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Crown Season 3: What to Know Before Sunday's Premiere

The 10-episode program, set between 1964 and 1977, will show the tension inside Buckingham Palace and deal with the unrest outside, will introduce many viewers to a changing period in British history.

Tragically, Netflix did not submit a reading list before the premiere. But fear not – here's a history lesson that will guide you through the third season of the blockbuster.

During the first two seasons of The Crown, premieres Winston Churchill, Anthony Eden and Harold McMillan stood out in prominence. In the last episode, McMillan stepped down and was replaced by Alec Douglas-Home, but season three will begin with the election of a new leader: Harold Wilson.

Wilson, a moderate socialist, won the general election in 1

964, which introduced the first Labor government in 13 years – it was immediately forced to deal with the currency crisis. He will later embark on a bold series of internal reforms in education, housing, health and pensions, while opposing more radical calls from some of his party's left.

  Harold Wilson lit his pipe at the Labor Party conference in 1966.

Known for his almost constant smoking of the pipe and skill, Wilson is one of the most recognizable politicians in British history – he provides a lot of fodder for Jason Watkins, a newcomer to the cast.

He also witnesses a dramatic change in British society that is likely to be reflected in the show. The country's move to the so-called "permitting society" was aided by the liberalization of homosexuality, abortion, divorce and censorship laws, which Wilson endorsed.

Wilson led much of the destruction of the British Empire and escaped the country from the Vietnam War, but he lost his vigor for his policy agenda and stunned the country, retiring in 1976. By then, he had won four of five general elections, briefly loses power to Conservative leader Edward Heath. A series of conspiracy theories and rumors followed his shock announcement – and one can only wonder how the queen should have reacted.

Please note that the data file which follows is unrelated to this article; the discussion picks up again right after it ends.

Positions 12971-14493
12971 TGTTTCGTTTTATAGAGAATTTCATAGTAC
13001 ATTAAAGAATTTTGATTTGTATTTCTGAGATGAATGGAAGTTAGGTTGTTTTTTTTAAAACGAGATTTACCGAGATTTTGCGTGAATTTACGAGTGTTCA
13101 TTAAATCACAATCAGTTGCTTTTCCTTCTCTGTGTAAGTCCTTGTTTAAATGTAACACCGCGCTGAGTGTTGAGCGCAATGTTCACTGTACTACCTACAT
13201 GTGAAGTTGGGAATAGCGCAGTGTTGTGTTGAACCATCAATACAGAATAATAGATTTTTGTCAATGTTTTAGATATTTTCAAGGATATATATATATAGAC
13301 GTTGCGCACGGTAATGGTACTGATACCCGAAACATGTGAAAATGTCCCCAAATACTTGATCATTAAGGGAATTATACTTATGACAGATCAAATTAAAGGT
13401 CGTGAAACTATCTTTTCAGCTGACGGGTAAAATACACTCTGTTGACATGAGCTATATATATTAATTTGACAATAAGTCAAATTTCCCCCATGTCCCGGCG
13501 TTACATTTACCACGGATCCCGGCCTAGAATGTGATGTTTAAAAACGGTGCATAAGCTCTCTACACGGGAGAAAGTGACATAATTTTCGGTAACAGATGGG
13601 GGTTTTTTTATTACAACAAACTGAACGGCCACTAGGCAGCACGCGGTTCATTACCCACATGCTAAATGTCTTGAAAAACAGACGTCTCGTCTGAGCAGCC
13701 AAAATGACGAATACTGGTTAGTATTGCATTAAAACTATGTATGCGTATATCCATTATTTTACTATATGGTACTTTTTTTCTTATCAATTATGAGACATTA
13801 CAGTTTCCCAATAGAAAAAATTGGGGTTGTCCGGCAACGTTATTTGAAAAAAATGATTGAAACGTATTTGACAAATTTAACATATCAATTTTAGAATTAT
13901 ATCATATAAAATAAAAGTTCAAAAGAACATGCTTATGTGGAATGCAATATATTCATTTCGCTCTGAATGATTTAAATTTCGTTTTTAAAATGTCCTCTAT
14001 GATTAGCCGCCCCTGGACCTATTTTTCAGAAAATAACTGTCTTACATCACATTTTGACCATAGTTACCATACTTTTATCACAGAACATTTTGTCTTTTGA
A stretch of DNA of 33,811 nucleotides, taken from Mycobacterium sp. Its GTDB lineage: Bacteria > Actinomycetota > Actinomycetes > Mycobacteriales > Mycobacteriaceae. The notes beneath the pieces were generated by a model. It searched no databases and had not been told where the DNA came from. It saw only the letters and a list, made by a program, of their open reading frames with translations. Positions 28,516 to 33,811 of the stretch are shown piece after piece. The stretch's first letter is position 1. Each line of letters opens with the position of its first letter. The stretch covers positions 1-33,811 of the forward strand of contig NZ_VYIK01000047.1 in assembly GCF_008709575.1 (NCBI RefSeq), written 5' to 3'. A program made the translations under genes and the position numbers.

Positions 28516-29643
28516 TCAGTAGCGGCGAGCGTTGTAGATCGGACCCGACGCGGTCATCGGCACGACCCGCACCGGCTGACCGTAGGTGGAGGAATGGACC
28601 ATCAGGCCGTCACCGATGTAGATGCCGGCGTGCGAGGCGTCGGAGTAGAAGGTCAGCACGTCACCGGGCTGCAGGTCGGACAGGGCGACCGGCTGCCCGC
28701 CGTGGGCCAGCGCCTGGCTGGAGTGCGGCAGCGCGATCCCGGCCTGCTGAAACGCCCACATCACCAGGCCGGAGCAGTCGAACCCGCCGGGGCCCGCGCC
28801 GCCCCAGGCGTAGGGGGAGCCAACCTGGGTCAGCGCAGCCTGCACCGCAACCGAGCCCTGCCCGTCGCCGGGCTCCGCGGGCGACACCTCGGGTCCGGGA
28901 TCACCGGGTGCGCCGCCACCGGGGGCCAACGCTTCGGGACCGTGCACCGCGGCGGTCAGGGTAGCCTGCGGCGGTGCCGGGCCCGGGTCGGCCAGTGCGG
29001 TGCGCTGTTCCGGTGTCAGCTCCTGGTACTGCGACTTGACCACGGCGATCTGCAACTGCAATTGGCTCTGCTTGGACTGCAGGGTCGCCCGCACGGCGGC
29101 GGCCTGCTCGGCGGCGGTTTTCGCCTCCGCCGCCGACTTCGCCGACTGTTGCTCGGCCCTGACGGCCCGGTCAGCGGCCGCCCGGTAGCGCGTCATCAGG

What's going on in the UK?

Where do we start? The series began in the mid-1960s, when Britain enjoyed a significant role on the world cultural stage and the Swinging Sixties gained steam. The Beatles led the British invasion of musical acts making their way across the Atlantic, fashions and mini-shirts were all the rage, and the mood in the country – at least for those who were excited by the excitement – was high. [19659002] Feeling even more so when England won the World Cup in 1966, and the moon, which landed three years later, the focus of an episode on the new season, made captive global audiences believe that anything was possible.

  The Queen awards the Bob Julia Jules Rome Trophy after England won the 1966 World Cup Finals.
And through the Irish Sea, problems – period of lasting sectarian violence in Northern Ireland, which claimed the lives of thousands – escalated in the early 1970s, culminating in the so-called Bloody Sunday Incident of 1972.

Against this backdrop, the new season will also cover one – incidents, including the Aberfan crash, in which the collapse of a collapsed peak in a Wales mine settlement takes the lives of more than 100 children; the death and funeral of Winston Churchill; and Prince Charles's investment as Prince of Wales, which is targeted by Welsh nationalists.

What about the royal family?